As a fan of many different genres of popular music, I found this book to be fascinating. I learned many new things in each chapter, and even those chapters that were about genres that aren't necessarily my favorite, I enjoyed! Sanneh makes you think, throughout the book, about how we tend to build identities around the music we love (and consequently, the music we don't)- and I found that to be an endlessly interesting thought path to wander down. I'm still thinking about it! Lastly, I really ap As a fan of many different genres of popular music, I found this book to be fascinating. I learned many new things in each chapter, and even those chapters that were about genres that aren't necessarily my favorite, I enjoyed! Sanneh makes you think, throughout the book, about how we tend to build identities around the music we love (and consequently, the music we don't)- and I found that to be an endlessly interesting thought path to wander down. I'm still thinking about it! Lastly, I really appreciated how clearly Sanneh loves music of all different types. It comes through in his writing and I'm certain that's one of the reasons this book was so fun to read (similar to how certain teachers who are passionate about the subject they teach are more engaging and easier to learn from than those who aren't.) I thought it was wonderful that he advocated for loving music just because you love it; his explorations of hip-hop, pop, and dance music were especially illuminating in this respect. Extremely well written and a terrific read!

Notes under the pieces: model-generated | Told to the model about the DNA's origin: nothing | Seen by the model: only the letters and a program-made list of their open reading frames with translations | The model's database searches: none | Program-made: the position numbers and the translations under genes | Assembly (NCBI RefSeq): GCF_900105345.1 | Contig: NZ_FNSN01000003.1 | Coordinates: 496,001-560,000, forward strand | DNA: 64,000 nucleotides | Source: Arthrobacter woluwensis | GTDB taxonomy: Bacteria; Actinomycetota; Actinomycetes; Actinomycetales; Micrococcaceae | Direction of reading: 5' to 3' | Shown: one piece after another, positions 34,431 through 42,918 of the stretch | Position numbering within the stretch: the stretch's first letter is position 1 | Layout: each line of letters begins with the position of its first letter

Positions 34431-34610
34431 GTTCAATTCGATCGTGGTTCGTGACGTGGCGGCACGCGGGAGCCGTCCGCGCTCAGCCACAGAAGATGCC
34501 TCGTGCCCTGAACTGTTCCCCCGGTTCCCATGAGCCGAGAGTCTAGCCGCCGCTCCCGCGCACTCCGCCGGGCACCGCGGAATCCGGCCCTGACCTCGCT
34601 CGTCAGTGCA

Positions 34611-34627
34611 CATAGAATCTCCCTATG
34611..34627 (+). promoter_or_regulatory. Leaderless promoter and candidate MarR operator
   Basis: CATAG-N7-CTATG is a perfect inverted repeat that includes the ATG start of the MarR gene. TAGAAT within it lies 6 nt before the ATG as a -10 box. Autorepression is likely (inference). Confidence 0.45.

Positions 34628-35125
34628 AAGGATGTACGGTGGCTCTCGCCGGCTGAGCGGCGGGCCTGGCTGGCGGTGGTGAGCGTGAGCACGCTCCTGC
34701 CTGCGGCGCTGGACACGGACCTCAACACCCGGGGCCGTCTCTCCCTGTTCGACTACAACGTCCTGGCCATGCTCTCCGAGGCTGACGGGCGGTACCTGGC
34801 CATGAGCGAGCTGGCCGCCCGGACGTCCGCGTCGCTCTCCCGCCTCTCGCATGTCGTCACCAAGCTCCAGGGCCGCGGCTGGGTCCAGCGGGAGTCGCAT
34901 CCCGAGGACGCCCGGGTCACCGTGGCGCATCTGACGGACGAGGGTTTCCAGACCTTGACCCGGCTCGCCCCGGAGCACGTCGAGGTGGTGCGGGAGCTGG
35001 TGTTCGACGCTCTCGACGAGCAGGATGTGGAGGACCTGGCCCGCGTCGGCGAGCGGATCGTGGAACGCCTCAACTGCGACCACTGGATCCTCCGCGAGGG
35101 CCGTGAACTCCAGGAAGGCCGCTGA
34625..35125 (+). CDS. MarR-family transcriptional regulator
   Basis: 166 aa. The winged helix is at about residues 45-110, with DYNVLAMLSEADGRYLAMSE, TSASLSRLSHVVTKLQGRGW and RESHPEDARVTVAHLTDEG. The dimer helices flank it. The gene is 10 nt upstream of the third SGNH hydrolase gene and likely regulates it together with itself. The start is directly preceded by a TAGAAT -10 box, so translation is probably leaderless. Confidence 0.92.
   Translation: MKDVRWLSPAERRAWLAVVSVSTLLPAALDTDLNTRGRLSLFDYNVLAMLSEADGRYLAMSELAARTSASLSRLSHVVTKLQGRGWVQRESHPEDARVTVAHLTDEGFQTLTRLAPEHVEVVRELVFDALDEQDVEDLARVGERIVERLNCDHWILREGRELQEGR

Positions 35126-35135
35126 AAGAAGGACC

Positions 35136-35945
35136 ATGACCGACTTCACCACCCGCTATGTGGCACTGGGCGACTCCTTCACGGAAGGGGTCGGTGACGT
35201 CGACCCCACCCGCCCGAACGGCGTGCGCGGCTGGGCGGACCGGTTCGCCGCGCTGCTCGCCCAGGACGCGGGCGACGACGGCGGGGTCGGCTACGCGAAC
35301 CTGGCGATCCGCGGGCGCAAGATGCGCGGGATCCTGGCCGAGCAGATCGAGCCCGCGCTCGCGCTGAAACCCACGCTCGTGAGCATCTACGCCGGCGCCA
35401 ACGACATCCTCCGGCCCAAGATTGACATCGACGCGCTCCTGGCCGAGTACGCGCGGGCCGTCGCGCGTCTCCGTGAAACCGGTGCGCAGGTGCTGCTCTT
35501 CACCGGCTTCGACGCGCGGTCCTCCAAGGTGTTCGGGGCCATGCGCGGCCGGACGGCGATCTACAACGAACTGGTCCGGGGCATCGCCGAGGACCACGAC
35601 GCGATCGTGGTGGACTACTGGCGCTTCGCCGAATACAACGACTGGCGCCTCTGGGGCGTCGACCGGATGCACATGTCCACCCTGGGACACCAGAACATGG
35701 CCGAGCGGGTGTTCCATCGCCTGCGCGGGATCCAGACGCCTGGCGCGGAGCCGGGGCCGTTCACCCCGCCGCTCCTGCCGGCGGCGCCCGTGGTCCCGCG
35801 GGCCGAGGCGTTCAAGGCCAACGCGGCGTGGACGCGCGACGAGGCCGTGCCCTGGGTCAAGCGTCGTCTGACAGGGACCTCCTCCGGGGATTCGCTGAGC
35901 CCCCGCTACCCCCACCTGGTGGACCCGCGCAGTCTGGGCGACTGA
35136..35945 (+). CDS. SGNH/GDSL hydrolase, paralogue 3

5. 4 out of 5

    Cat

    probably my favorite nonfiction book that came out this year, incredibly helpful to me as a music journo and also a general consumer of music

  6. 4 out of 5

    Erik